Thyroid cancer - causes and risk factors
The causes of thyroid cancer in most people are unknown, but research is going on to try to find out more.
There are a number of risk factors that can increase your chance of developing thyroid cancer.
A risk factor is something that increases your chance of developing a health condition such as cancer. For example, smoking is the biggest known risk factor for lung cancer. Having a particular risk factor doesn’t mean you’ll definitely get cancer. However, sometimes people without any known risk factors can develop cancer.
Benign thyroid disease
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People who have certain non-cancerous (benign) thyroid diseases are slightly more likely to develop thyroid cancer. These include:
an enlarged thyroid (goitre)
thyroid nodules (adenomas)
inflammation of the thyroid (thyroiditis).
About 1 in 5 thyroid cancers (20%) occur in people who have had a benign thyroid disease in the past. Benign thyroid disease can run in families. You are more at risk of getting thyroid cancer if you have family members with benign thyroid disease. The risk is higher if more than one member is affected.
The more common thyroid conditions of an overactive or underactive thyroid (hyperthyroidism and hypothyroidism) don’t increase your risk of developing thyroid cancer.
This may be due to radiotherapy treatment given to the neck area in childhood (for example, enlarged tonsils were treated with radiation before the 1960s). Radiotherapy in childhood to treat a cancer like lymphoma can also increase a person’s risk of developing thyroid cancer many years later. Exposure to high levels of radiation in the environment - for example, in the areas surrounding Chernobyl in the Ukraine following the nuclear power explosion of 1986 - can also increase the risk.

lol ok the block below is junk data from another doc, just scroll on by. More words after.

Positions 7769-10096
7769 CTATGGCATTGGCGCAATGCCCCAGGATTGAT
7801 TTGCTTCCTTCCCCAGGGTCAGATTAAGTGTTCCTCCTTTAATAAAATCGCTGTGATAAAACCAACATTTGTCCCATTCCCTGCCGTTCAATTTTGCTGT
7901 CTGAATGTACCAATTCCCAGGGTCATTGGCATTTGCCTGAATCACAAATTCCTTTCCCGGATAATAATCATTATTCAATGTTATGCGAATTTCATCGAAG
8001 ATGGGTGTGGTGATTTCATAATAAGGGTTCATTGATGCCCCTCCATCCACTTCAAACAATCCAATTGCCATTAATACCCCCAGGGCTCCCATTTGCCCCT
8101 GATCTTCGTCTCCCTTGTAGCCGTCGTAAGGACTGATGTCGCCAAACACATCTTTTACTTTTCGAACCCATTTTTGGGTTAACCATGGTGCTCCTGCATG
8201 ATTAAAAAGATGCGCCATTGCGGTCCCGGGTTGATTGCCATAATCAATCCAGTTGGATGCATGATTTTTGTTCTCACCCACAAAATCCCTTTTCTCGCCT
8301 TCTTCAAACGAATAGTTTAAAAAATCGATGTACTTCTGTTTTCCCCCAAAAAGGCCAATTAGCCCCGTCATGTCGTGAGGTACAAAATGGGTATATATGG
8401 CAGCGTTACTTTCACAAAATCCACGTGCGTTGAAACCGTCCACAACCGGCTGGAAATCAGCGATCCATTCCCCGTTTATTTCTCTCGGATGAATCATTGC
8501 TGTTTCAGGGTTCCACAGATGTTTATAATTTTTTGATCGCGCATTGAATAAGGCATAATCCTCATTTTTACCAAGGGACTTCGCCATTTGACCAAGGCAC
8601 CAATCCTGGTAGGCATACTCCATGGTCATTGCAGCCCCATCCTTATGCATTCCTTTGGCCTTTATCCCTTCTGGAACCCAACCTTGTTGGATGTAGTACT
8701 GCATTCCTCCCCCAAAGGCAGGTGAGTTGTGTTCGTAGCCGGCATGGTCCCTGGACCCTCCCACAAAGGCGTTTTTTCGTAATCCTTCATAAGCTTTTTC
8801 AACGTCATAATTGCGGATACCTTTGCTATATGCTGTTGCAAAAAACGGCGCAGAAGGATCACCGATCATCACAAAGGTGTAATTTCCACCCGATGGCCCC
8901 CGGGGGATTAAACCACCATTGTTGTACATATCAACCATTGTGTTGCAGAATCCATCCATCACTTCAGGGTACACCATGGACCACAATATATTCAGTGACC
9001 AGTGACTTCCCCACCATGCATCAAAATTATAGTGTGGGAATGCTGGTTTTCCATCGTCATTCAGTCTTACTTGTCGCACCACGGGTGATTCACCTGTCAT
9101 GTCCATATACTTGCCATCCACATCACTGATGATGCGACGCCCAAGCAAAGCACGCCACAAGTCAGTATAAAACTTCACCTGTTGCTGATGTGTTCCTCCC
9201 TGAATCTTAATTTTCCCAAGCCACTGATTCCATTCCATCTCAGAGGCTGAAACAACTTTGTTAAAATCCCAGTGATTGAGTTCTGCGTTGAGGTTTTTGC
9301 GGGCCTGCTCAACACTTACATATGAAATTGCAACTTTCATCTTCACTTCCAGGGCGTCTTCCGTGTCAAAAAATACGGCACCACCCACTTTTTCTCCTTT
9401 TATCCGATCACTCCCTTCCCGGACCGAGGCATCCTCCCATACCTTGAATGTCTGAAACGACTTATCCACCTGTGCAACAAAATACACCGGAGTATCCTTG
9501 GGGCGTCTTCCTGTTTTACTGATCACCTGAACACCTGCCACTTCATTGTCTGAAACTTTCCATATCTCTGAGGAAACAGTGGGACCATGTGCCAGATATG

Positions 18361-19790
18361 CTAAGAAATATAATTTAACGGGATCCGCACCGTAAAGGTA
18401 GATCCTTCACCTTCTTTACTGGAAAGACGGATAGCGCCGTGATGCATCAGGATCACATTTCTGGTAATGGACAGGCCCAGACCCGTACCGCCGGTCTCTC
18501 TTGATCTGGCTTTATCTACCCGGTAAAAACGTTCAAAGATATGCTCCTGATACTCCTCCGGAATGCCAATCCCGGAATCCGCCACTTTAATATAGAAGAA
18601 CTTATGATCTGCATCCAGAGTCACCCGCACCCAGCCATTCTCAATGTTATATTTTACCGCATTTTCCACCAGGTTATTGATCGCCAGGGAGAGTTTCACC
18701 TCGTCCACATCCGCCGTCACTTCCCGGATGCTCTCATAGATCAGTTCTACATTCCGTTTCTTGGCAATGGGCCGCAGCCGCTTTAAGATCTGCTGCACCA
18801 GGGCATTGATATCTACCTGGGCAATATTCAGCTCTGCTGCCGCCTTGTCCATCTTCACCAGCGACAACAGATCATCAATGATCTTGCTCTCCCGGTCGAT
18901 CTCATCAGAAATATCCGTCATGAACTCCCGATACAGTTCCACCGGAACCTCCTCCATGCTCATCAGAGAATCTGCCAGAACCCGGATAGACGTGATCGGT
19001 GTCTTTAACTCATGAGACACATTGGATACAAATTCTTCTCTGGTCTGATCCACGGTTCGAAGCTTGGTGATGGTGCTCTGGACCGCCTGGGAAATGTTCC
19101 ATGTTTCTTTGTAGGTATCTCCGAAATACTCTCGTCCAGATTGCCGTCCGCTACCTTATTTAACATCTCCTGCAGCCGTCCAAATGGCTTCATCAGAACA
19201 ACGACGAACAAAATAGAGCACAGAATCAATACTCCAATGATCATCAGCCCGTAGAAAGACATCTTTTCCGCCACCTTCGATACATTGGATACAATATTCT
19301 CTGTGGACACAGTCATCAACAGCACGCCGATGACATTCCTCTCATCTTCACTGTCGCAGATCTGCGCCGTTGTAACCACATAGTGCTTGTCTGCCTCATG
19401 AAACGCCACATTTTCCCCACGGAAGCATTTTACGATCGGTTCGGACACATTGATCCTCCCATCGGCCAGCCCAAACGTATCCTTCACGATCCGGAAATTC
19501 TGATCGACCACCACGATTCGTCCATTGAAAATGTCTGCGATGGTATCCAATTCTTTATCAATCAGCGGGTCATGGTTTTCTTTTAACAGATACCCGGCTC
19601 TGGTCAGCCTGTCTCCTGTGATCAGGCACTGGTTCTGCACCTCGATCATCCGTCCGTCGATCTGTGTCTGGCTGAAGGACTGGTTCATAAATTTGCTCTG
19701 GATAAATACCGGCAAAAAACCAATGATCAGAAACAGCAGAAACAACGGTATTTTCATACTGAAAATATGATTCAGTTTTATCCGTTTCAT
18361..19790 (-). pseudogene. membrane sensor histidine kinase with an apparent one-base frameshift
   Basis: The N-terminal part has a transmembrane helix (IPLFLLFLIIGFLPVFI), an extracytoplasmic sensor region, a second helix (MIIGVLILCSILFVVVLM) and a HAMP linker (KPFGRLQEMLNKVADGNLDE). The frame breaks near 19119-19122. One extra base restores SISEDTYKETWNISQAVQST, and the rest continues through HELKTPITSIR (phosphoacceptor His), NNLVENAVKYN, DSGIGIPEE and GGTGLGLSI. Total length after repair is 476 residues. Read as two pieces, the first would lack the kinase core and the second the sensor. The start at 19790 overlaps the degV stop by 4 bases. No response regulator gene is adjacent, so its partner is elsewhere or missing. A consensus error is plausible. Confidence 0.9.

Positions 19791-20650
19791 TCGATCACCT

However, only a small number of thyroid cancers are caused by radiation exposure.
In about 1 in 4 people with medullary thyroid cancer, the cancer may be due to an inherited faulty gene called the RET gene.
An inherited gene is a gene that a person is born with, and that is passed down from generation to generation.
The faulty RET gene causes a condition called Multiple Endocrine Neoplasia (MEN) Type 2. There are three types of MEN2:
familial medullary thyroid cancer (FMTC)
multiple endocrine neoplasia (MEN) syndrome type 2A
multiple endocrine neoplasia type 2B.
We have more information in our section about MEN2.
Family members of someone with medullary thyroid cancer can be tested to see if they have inherited an abnormal RET gene.
If they haven’t inherited it they won’t need any monitoring.
If they have, they’ll need to be closely monitored to detect any possible complications at an early stage. Preventative surgery to remove the thyroid gland, before it becomes cancerous, may also be recommended.
There’s a slight increased risk of developing thyroid cancer if you have inherited a faulty gene that causes a bowel condition called familial adenomatous polyposis (FAP). Family members of a person with FAP can be tested to see if they have the same faulty gene.
We have more information in our section about FAP.
It’s thought that people who are overweight may have a higher risk of getting thyroid cancer. A healthy diet and regular exercise may reduce the risk.
We have more information in our sections on healthy eating and cancer, and weight management during and after cancer treatment.